To educate, entertain, and enthuse those who venture beyond the shore. Over 13,715 articles on solo swims, pro races, relays, charity events, eco-swims, stage swims, marathon swims, trends, products, services, personalities, coaches, governing bodies, rules, demographics, books, films, blogs, conferences, camps, clinics, exploits and happenings in oceans, seas, lakes, rivers, dams, canals, channels, fjords, estuaries, lochs, coves, firths, straits, bays, and harbors. Sponsored by WOWSA.org.
Tuesday, December 10, 2013
Olga Kozydub 2.0 Transforms, Upgrades Herself In 2013
She went from a young 19-year-old newcomer on the world’s longest professional marathon swimming circuit last year to the world champion in her second year.
Her transformation from a newbie to world champion was multi-faceted. Seen initially as a quiet and serious soul by her fellow competitors, she blossomed to a friendly colleague with wide smiles and a bubbly personality this year. She was gracious with the crowds at the 8 FINA Open Water Swimming Grand Prix races in Argentina, Mexico, Canada, Macedonia and Italy, enjoying herself as she weaved her way through packs in the water and airports on land.
Supported by two Olympians as her coaches, Kozydub was focused on her goals in her 2.0 edition during 2013.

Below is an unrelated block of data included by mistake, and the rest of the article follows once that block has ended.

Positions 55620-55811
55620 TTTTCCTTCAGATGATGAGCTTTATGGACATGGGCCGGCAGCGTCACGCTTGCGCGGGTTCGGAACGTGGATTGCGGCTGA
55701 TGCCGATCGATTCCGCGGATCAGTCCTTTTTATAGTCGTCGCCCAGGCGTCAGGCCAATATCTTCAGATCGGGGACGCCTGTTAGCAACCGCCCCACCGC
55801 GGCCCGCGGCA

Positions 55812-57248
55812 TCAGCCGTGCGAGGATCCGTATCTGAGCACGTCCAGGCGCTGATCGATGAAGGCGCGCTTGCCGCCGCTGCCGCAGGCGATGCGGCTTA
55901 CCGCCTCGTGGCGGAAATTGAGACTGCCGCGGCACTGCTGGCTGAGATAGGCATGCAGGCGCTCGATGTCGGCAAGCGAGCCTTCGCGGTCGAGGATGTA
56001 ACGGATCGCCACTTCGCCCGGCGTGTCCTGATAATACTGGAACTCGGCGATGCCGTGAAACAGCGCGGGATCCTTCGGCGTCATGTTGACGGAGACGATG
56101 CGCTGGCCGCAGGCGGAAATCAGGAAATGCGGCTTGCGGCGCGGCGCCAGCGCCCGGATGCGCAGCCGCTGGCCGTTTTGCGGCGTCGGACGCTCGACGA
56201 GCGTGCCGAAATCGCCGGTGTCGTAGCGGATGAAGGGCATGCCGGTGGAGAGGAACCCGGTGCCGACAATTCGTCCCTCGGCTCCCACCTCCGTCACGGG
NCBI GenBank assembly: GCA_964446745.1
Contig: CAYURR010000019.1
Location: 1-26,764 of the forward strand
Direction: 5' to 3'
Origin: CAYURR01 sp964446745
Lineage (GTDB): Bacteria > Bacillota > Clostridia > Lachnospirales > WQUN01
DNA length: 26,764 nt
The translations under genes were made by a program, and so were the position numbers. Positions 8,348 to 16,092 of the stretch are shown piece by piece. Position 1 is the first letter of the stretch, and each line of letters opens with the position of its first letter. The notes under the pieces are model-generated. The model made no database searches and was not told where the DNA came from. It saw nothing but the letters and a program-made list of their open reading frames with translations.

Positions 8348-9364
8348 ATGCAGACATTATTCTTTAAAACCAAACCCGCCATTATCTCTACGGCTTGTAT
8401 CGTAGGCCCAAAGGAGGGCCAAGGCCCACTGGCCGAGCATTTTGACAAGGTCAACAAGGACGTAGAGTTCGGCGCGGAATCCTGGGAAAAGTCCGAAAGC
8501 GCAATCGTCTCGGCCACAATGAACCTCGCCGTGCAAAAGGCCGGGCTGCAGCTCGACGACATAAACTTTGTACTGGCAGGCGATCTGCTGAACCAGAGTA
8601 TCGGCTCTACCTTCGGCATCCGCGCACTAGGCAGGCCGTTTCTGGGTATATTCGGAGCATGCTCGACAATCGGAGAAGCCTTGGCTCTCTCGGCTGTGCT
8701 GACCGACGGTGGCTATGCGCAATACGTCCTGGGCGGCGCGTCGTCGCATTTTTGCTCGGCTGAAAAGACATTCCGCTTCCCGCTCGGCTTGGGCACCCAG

If she wanted to make a move, she did so forcefully. If she wanted to cut across the pack, she did it with speed. If she wanted a seat on the bus, she got it. She went for it on all levels and in all realms in 2013 and she achieved her goal as she completed race of 15 km, 57 km, 88 km, 15 km, 32 km, 34 km, 30 km and 36 km in distance in rivers, lakes and seas under all kinds of conditions.
The newly crowned world champion was nominated for the 2013 World Open Water Swimming Woman of the Year for her success at racing a total of 307 km (192 miles) against the world’s fastest competition. Her nomination reads, “Young but hungry, small but daring, Olga Kozydub won the FINA Open Water Swimming Grand Prix scene with an outstanding sophomore season. Consistently in the lead, the 20-year-old won 3 races on the professional marathon swimming circuit while finishing 8 long races. Focused and savvy, she did not let wind or waves, stings or sunburn get her down. When the pace picked up, she stayed up. When the waves came up, she rose to the occasion. The 20-year-old Russian swam courageously throughout the year and has a promising long career ahead of her demonstrating her prowess for all to appreciate. For her Grand Prix victories, for her focused intensity, for her love of competition, Olga Kozydub is a worthy nominee for the 2013 World Open Water Swimming Woman of the Year.”
Along with Kozydub, the 2013 World Open Water Swimming Woman of the Year nominees include:
1. Anna-Carin Nordin, The Oceans Seven First (Sweden)
2. Charlotte Brynn, Channel Swimmer and Aquatic Adventurist (New Zealand)
3. Diana Nyad, Xtreme Dreamer (U.S.A.)
4. Kimberley Chambers, Ballerina Soars in the Open Water (New Zealand)
5. Lorna Cochran, Near-nonagenarian Navigates Nirvana (South Africa)
6. Lynn Kubasek, Volunteer Extraordinaire In The Pacific (U.S.A.)
7. Martina Grimaldi, World Champion Racer (Italy)
8. Michelle Macy, Reaching the Summit of the Oceans Seven (U.S.A.)
9. Nadia Ben Bahtane, A Maternal Moroccan Miracle (Morocco)
10. Nuala Moore, Going to the Extremes (Ireland)